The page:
In addition to rating 20 beaches as poor, Sepa put a further 20 beaches in the second worst category of “sufficient”. A dozen of those in East Lothian, Fife, Aberdeenshire and North Ayrshire were given seaside awards by KSB (see tables below).

Sepa also classed another 28 bathing water as “good” and 15 as “excellent”. The ratings are assessments of how the beaches will fare under new legal safety standards replacing 38-year-old limits widely seen as out-dated, inadequate and unable to protect against illness.

Two of the beaches rated by Sepa as having excellent water quality – Ruby Bay at Elie and Silver Sands at Aberdour in Fife “were the only two in Scotland to win the international Blue Flag award this year. Overseen by the Foundation for Environmental Education in Copenhagen, this has much stricter water pollution standards than KSB’s seaside awards, which were given to 61 beaches in 2014.

“There is a clear discrepancy in the toughness of criteria between the seaside award and the Blue Flag scheme,” said Baker. “If people are to have confidence in the awards then they must be credible.”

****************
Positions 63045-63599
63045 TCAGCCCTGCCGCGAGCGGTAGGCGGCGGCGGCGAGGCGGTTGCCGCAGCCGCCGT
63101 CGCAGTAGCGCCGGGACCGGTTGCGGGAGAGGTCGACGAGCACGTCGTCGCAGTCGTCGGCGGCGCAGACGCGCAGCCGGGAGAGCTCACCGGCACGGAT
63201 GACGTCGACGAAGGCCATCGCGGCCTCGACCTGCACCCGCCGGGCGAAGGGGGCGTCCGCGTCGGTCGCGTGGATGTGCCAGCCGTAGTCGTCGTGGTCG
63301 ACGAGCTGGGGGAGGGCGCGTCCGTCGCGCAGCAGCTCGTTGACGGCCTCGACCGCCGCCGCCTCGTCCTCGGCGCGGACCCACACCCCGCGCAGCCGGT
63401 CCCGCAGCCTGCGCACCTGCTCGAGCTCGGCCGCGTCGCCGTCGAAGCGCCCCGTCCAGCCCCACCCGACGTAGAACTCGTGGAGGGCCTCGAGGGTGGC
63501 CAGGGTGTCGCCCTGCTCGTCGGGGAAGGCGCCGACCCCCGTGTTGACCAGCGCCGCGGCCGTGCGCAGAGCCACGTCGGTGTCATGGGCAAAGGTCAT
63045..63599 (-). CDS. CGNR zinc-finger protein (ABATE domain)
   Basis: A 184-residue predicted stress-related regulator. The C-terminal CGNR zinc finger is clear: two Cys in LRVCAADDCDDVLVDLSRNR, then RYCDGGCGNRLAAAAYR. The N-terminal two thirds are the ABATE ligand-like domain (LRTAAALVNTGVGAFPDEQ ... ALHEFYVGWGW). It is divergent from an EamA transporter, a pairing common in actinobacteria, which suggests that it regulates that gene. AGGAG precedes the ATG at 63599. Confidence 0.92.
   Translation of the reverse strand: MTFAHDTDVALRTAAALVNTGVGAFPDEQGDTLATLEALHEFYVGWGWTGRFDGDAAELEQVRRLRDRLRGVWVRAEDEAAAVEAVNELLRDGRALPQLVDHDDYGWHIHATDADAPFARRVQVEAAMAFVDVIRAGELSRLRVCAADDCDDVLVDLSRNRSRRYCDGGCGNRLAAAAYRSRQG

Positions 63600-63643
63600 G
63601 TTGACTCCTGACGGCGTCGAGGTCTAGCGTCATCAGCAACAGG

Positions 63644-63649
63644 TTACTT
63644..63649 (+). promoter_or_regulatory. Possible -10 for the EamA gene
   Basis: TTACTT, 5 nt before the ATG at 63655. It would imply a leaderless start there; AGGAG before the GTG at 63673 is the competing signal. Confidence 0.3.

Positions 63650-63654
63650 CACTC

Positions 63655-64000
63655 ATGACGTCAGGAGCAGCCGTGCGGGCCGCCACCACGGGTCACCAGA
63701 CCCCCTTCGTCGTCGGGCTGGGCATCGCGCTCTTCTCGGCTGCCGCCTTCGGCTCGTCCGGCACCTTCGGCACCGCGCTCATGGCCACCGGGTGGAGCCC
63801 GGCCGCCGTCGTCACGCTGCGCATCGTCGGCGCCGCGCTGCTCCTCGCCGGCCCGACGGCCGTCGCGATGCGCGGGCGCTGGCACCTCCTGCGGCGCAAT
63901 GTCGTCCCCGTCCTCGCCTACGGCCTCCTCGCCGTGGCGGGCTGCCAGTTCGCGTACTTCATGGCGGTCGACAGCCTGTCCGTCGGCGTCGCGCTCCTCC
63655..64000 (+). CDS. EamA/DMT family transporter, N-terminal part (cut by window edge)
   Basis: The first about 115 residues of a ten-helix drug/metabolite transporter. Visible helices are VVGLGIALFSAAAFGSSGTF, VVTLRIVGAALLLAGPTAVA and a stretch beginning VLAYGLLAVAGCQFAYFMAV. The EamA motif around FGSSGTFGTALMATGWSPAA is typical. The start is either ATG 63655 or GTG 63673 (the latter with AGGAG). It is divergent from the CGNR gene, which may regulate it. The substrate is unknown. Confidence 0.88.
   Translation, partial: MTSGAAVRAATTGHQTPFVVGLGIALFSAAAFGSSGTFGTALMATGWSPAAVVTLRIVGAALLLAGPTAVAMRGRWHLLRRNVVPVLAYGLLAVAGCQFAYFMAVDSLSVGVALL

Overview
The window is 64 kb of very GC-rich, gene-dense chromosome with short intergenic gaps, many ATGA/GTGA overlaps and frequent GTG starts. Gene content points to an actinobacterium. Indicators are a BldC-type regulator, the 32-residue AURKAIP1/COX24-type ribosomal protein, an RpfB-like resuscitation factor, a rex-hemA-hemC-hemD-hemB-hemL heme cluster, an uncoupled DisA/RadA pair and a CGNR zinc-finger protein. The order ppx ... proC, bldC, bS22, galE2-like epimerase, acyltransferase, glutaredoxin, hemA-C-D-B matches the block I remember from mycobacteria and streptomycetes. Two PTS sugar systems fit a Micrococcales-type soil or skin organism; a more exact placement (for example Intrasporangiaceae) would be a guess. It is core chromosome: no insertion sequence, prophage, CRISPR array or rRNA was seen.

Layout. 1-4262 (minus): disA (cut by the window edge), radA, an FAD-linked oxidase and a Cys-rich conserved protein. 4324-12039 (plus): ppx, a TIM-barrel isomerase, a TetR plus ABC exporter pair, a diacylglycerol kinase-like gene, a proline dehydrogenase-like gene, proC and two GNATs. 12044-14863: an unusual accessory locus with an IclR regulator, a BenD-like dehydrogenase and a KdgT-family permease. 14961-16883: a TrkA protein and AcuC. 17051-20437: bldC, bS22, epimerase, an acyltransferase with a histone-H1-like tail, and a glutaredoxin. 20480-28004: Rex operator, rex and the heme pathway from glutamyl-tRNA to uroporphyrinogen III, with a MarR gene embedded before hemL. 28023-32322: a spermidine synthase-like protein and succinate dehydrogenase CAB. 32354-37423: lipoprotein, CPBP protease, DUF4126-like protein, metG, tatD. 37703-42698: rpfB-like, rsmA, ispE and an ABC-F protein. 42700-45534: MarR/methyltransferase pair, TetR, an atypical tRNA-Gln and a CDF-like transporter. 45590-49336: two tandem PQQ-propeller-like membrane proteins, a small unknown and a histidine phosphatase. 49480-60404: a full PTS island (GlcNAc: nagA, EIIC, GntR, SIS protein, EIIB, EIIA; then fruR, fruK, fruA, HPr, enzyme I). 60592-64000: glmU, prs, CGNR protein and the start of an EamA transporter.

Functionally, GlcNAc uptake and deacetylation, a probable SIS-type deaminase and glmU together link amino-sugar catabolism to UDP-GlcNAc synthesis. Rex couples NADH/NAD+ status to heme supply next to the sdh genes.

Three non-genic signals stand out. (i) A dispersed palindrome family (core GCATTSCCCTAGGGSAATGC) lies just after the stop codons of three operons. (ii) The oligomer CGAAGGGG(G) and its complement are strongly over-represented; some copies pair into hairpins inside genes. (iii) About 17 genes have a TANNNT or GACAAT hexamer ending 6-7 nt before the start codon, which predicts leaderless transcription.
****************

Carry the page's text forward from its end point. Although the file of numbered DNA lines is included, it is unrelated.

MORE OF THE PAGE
Alison Johnstone, a Green MSP on Holyrood’s tourism committee, called for government investment to clean up dirty beaches. “For us to have confidence in the beaches we all use and love we need clear information,” she said.

“The way Sepa score these beaches on water quality over a longer periods compared to the wider amenity aspects Keep Scotland Beautiful consider will result in mixed messages, and I would urge the tourism minister to address this.”

She also urged Ewing to recognize the need to “look beyond” the seaside awards. “Where there are beaches at risk we must see investment,” she argued. “By improving the quality of our beaches we protect a great environmental resource which in turn helps the economies of our coastal communities.”

According to KSB, it costs £300 to apply for a “rural” seaside award and £400 for a “resort” award. There were 46 rural awards and 15 resort awards in 2014, giving KSB an income of £19,800, not counting any failed applications.

KSB said that the money covered the cost of a managers’ meeting, assessing the beach, support and promotion. “The cost of administering the awards scheme has always exceeded the revenue raised,” said a KSB spokeswoman.

“The Scottish seaside awards are given by a jury on the basis of 28 criteria, of which water quality is only one. The criteria are designed to reflect the whole visitor experience and they also recognise excellence in beach management, on-site facilities, benefits to local people and the tourism economy of the area.”

The KSB spokeswoman defended the use of the 1976 water standards that are now in the course of being replaced. “On water quality standards, KSB is guided by Sepa and no award would be made if measured water quality fell below the current EU directive standard,” she said.